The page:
Building up and restoring your credit can be tricky. If your credit is poor, it can be difficult to get approved for loans or get a credit card in order to boost your credit score. However, one effective solution is to get a secured credit card.

Unlike the more common “unsecured” credit card, a secured credit card is secured with your own money. Therefore, it’s like you’re just loaning money to yourself. The financial institution who is issuing the card doesn’t have any risk, since they aren’t using their money. The best part is that no one can tell that the card is secured – not even the credit bureaus that do the reporting.

Secured credit cards with no credit check are relatively easy to get, but there are a few things you should keep in mind:

  1. All secured credit cards are not the same. Secured cards have different interest rates and fees. There are also different minimum deposit requirements to open the account. Some of the issuers may even charge an application fee. It might be worth your time to shop around for your best deal. Some good options can be found on: I Need Help Paying Bills’ credit card page.
  2. Make sure the credit card account will be reported to all three major credit bureaus. If your credit card activity is not reported, it will have no impact on your credit.
  3. In some cases, you can earn interest on your opening deposit. However, don’t get too excited! The interest you’ll earn is only comparable to the rate you’d get at a savings account at your local bank.
  4. Use the card for minor expenses and then pay it off in full each month. You’ll be charged interest for any unpaid balance. This will show future creditors that you pay your bills on time. Never be late! This can not be overemphasized. Once again, always make your payment before the due date!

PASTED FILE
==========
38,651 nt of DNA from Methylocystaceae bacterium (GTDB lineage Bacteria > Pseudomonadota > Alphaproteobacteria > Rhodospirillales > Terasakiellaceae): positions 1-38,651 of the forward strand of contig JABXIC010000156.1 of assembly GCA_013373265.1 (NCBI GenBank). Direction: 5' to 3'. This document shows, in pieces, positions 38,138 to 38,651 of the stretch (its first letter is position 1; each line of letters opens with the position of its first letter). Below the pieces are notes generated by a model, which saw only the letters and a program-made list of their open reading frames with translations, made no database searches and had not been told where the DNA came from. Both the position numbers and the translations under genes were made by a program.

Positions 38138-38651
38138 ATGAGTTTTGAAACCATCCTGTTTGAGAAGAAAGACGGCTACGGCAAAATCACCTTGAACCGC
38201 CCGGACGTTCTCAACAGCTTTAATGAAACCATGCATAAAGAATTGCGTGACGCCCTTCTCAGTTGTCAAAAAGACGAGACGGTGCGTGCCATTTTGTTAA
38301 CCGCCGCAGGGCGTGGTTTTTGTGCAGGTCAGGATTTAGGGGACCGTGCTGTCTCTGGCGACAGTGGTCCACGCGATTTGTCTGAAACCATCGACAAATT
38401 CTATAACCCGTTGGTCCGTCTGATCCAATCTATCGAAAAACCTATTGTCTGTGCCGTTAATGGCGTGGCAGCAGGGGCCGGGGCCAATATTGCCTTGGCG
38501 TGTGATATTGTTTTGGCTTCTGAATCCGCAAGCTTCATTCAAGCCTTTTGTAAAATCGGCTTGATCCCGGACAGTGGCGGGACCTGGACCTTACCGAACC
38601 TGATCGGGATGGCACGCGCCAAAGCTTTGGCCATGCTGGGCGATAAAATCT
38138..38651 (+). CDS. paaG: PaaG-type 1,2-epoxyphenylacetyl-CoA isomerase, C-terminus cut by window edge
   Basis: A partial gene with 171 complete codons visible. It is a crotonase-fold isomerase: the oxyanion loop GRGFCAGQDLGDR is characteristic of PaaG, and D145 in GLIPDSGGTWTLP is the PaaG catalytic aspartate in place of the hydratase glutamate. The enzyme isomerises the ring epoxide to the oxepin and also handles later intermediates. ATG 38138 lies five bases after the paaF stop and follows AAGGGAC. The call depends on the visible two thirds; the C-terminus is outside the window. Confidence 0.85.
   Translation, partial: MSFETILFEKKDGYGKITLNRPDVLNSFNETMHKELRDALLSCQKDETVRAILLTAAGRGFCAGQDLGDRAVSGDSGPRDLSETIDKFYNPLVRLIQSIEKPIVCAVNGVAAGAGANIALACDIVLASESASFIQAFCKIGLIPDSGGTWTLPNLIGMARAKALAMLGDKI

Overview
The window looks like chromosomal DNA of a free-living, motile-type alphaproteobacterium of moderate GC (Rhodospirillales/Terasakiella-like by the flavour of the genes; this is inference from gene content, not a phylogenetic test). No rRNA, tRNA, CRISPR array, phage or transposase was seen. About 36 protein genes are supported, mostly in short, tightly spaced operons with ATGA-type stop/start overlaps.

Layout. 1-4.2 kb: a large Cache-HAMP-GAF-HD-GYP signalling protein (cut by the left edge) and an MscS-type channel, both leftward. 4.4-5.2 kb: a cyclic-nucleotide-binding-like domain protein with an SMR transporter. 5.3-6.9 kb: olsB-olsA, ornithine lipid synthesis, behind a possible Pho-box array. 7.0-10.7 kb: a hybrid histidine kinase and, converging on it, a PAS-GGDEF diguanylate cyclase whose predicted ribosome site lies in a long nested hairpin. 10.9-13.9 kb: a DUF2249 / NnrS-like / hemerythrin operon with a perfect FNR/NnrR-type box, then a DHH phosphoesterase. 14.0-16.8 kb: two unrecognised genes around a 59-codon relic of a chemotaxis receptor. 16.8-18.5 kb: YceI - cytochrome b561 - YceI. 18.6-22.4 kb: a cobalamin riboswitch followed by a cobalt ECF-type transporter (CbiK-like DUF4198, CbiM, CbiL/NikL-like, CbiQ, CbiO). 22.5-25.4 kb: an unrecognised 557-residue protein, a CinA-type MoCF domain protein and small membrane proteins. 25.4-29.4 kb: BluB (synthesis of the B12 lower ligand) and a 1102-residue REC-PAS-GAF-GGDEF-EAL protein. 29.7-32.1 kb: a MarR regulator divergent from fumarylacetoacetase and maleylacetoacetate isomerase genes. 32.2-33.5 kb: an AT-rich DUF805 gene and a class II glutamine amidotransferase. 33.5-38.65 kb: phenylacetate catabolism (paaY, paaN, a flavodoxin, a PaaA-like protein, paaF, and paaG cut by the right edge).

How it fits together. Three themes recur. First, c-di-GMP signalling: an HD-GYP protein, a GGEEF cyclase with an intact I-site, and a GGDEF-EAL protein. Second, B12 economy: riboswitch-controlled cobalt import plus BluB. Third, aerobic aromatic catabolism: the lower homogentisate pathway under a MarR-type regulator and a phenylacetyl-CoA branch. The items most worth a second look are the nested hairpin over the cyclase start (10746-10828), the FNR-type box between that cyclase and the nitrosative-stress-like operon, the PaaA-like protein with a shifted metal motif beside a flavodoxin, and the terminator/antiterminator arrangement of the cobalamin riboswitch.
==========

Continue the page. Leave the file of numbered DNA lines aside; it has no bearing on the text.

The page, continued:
5. Consider getting more than one card. The more good credit you have to your name, the faster your credit score will rise. If you are able to afford to carry two or more cards, it would be a great idea.
  6. Don’t keep the secured card any longer than necessary. The interest rates and fees are higher than they are on regular, unsecured cards. Also, for as long as your account is active, your money is tied up in the card that could be put to better use. Therefore, it’s not advisable to use secured credit cards for debt consolidation. As soon as your credit score improves enough, switch to an unsecured card.

In summary, a secured credit card can be an easy and effective way to add positive activity to your credit history. So if you can’t get an unsecured card, this is a great alternative.

Mike Lombardi, MBA

Mike Lombardi, MBA

Personal Finance Expert

Mike Lombardi earned his bachelor’s degree in Finance, as well as his MBA in Economics. He has been in the personal finance industry for 24 years. He spent 12 years working for a large bank as the loan operations manager before switching gears and managing client portfolios at a small wealth management firm. He enjoys helping people develop and implement a personal budget, formulate a strategy to improve their credit scores, and show them how to work towards becoming debt free by designing a debt reduction plan unique to each person’s situation.